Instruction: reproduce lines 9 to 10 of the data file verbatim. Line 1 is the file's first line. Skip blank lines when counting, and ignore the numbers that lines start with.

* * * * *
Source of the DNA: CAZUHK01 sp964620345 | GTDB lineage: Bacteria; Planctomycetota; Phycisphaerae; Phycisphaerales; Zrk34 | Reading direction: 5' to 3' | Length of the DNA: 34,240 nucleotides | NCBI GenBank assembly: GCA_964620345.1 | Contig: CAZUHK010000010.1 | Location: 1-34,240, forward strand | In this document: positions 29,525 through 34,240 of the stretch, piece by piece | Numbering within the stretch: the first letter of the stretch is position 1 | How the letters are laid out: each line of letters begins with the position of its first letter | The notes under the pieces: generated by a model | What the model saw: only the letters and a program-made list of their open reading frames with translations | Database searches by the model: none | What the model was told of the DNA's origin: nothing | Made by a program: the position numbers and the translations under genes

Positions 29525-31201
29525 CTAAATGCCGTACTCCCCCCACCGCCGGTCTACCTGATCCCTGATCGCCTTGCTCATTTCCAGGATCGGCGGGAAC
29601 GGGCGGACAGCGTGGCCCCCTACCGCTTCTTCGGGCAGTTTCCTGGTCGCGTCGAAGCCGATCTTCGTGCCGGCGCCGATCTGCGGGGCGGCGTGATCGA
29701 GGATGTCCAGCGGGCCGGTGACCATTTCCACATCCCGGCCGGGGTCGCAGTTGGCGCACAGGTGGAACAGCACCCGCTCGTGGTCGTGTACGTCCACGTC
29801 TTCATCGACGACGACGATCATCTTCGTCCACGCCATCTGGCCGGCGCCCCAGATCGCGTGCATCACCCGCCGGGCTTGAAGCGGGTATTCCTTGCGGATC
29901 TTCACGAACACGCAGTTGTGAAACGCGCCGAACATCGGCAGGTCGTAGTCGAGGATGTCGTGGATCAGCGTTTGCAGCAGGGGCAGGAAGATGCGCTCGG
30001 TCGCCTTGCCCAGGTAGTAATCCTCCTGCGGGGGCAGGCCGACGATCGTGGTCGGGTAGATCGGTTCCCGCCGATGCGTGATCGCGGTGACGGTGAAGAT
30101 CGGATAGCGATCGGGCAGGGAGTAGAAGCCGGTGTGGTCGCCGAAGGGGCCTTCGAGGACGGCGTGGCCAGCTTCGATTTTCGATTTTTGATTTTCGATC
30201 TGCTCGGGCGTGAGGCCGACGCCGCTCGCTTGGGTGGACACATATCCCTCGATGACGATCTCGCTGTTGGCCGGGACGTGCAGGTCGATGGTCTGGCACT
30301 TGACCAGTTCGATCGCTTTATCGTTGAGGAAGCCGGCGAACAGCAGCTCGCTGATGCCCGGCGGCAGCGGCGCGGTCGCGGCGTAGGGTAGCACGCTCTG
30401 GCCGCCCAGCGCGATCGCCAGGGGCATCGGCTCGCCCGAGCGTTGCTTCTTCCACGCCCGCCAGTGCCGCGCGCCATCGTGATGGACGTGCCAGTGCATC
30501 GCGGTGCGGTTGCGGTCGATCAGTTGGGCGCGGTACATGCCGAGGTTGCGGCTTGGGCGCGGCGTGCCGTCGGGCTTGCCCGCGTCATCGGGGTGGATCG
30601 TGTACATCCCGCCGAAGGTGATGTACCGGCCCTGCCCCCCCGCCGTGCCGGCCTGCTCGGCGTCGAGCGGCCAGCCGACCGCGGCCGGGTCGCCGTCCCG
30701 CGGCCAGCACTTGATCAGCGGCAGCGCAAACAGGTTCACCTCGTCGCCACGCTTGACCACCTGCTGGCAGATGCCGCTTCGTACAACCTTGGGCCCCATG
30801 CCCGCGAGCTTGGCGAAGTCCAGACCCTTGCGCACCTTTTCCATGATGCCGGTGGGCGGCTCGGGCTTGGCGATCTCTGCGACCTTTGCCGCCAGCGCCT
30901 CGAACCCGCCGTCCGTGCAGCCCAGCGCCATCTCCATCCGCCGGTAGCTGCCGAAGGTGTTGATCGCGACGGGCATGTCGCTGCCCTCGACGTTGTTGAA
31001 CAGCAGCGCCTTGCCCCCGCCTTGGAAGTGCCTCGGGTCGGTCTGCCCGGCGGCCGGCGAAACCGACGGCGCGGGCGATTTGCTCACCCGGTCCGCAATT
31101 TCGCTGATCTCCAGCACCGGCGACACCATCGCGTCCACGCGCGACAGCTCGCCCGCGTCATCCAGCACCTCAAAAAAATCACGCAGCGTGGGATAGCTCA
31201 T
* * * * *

30101 CGGATAGCGATCGGGCAGGGAGTAGAAGCCGGTGTGGTCGCCGAAGGGGCCTTCGAGGACGGCGTGGCCAGCTTCGATTTTCGATTTTTGATTTTCGATC
30201 TGCTCGGGCGTGAGGCCGACGCCGCTCGCTTGGGTGGACACATATCCCTCGATGACGATCTCGCTGTTGGCCGGGACGTGCAGGTCGATGGTCTGGCACT